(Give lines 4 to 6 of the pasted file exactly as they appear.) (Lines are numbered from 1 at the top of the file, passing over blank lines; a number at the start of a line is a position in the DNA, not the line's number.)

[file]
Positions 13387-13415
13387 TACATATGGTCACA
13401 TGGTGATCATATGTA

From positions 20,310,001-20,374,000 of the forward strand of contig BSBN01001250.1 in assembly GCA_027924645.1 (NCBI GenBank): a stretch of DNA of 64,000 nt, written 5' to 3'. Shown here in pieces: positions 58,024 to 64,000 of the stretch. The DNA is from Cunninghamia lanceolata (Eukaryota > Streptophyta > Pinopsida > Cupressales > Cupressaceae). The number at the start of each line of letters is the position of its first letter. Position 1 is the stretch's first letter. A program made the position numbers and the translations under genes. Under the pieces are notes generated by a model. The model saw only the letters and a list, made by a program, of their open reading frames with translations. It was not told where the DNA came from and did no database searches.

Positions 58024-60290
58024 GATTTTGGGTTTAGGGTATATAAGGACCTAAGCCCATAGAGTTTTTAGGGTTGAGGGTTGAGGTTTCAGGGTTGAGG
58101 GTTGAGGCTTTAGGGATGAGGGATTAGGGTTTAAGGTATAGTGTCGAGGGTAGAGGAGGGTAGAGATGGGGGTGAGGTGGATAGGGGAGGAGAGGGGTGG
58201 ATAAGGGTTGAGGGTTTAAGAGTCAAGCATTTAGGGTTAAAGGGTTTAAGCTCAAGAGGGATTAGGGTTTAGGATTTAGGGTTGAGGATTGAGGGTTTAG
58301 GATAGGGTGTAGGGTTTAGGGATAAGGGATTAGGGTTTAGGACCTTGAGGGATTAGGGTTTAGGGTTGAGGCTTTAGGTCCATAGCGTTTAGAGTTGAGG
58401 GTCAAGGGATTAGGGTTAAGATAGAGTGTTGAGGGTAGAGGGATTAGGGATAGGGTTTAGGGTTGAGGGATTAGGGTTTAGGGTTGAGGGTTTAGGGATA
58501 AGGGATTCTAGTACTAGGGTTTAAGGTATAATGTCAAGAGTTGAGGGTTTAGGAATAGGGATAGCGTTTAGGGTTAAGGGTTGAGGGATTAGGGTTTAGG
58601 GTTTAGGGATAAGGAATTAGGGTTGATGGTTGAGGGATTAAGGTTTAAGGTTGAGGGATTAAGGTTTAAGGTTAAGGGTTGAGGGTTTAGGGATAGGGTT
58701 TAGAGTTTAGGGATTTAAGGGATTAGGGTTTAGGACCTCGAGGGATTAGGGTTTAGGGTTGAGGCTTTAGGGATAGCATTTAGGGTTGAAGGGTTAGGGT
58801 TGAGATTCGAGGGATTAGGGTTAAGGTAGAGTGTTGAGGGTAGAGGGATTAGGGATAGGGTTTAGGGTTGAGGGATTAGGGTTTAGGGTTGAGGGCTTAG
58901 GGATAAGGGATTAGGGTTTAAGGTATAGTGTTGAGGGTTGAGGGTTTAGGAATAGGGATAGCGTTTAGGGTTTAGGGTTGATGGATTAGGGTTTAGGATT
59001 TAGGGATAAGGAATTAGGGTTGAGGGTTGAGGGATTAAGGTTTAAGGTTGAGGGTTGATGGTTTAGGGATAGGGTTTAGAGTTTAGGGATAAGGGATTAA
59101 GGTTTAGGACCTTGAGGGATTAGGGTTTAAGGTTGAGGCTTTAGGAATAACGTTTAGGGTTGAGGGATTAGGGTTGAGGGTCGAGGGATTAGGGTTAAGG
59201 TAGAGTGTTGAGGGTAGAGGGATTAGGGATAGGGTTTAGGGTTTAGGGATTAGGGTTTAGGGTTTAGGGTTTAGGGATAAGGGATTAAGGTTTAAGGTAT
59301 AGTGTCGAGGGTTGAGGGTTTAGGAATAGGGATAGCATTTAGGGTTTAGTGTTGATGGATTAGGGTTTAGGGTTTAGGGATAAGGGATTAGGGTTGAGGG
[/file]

From positions 20,310,001-20,374,000 of the forward strand of contig BSBN01001250.1 in assembly GCA_027924645.1 (NCBI GenBank): a stretch of DNA of 64,000 nt, written 5' to 3'. Shown here in pieces: positions 58,024 to 64,000 of the stretch. The DNA is from Cunninghamia lanceolata (Eukaryota > Streptophyta > Pinopsida > Cupressales > Cupressaceae). The number at the start of each line of letters is the position of its first letter. Position 1 is the stretch's first letter. A program made the position numbers and the translations under genes. Under the pieces are notes generated by a model. The model saw only the letters and a list, made by a program, of their open reading frames with translations. It was not told where the DNA came from and did no database searches.

Positions 58024-60290
58024 GATTTTGGGTTTAGGGTATATAAGGACCTAAGCCCATAGAGTTTTTAGGGTTGAGGGTTGAGGTTTCAGGGTTGAGG